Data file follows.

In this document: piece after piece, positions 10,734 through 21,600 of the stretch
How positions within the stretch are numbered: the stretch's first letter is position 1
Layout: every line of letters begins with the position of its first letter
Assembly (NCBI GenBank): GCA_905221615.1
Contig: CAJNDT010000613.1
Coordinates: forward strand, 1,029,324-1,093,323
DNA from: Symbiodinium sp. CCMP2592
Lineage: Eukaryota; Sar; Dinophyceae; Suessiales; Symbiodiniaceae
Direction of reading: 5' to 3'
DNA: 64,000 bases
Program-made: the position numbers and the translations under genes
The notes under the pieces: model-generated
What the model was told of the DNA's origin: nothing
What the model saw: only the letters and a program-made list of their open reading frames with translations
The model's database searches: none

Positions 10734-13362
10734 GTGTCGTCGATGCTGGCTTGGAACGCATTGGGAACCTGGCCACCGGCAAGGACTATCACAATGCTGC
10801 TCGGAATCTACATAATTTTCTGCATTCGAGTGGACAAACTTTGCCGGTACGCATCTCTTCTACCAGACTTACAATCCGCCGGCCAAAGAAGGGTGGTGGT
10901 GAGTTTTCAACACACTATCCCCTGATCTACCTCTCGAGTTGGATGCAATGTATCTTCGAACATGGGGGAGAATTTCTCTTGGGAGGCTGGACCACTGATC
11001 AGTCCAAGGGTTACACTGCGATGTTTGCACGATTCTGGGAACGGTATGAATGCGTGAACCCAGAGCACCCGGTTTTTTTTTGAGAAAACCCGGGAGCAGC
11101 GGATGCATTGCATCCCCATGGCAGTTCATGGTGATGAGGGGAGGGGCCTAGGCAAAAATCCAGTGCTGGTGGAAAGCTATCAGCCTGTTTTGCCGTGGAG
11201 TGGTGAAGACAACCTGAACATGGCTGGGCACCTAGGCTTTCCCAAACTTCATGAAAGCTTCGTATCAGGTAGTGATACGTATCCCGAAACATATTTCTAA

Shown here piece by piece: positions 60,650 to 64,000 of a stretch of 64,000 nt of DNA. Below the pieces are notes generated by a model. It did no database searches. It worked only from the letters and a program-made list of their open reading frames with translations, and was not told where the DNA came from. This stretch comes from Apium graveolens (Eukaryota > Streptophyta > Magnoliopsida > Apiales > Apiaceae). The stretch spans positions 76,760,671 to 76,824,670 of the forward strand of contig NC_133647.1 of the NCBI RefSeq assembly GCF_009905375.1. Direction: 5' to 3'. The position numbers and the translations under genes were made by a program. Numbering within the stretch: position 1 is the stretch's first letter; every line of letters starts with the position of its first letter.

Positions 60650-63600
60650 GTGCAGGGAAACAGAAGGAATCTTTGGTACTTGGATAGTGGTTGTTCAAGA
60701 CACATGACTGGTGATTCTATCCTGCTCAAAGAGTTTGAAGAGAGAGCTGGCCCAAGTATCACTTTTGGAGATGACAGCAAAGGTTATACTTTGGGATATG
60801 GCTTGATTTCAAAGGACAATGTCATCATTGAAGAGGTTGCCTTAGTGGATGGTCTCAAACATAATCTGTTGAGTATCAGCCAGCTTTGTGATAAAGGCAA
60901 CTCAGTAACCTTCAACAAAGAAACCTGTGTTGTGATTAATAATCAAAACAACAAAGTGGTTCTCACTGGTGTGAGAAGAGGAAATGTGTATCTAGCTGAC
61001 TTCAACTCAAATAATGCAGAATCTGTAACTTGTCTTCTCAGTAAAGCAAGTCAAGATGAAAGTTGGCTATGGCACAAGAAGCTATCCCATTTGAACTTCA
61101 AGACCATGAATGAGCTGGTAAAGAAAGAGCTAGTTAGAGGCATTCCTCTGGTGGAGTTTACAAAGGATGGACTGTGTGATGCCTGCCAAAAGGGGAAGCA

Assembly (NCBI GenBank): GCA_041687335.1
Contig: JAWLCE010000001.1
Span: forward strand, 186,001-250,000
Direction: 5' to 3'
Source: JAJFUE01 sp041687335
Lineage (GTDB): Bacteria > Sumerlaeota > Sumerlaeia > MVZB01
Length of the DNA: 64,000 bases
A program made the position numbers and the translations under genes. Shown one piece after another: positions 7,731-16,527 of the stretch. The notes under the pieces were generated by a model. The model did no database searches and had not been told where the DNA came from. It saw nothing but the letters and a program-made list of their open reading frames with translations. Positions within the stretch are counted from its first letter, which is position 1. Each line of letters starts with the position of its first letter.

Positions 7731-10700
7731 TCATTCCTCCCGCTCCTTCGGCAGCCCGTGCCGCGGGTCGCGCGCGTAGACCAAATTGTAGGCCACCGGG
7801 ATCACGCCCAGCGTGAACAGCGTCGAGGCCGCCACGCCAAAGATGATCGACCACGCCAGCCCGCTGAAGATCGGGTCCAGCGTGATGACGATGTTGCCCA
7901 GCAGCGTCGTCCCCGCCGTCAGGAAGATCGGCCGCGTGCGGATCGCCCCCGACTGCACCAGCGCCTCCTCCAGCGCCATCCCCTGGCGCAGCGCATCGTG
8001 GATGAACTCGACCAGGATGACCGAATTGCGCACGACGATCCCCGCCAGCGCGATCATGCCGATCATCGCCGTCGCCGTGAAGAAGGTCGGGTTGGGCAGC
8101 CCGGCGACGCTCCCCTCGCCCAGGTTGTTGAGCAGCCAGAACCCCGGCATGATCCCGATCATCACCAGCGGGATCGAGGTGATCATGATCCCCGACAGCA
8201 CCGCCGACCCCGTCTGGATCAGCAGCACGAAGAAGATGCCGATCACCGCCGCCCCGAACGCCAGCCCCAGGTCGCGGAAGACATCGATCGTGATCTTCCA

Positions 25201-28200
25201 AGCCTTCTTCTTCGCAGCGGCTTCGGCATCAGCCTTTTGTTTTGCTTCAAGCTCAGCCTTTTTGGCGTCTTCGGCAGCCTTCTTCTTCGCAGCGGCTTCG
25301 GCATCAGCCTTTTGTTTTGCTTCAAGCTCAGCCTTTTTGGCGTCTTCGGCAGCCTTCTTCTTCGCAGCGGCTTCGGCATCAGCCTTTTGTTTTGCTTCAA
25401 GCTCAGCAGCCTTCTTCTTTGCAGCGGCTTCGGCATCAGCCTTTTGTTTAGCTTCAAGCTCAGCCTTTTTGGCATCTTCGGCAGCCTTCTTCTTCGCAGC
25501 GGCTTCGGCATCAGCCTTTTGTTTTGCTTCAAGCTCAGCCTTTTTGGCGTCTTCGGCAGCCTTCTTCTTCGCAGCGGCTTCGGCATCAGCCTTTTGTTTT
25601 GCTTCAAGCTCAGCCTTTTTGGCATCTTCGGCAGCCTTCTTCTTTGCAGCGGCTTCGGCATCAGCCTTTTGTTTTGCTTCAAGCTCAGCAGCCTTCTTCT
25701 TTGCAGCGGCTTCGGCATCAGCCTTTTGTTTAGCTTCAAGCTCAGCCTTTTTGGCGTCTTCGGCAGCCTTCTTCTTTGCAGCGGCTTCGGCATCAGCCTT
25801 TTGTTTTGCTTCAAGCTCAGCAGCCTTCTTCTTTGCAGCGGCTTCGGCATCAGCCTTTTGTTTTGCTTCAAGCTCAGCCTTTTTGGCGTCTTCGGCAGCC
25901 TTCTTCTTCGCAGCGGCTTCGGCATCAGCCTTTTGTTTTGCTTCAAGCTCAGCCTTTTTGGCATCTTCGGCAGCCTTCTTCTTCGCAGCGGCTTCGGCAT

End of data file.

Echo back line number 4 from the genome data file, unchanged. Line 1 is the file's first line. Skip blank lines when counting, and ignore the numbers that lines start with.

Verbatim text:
Assembly (NCBI GenBank): GCA_905221615.1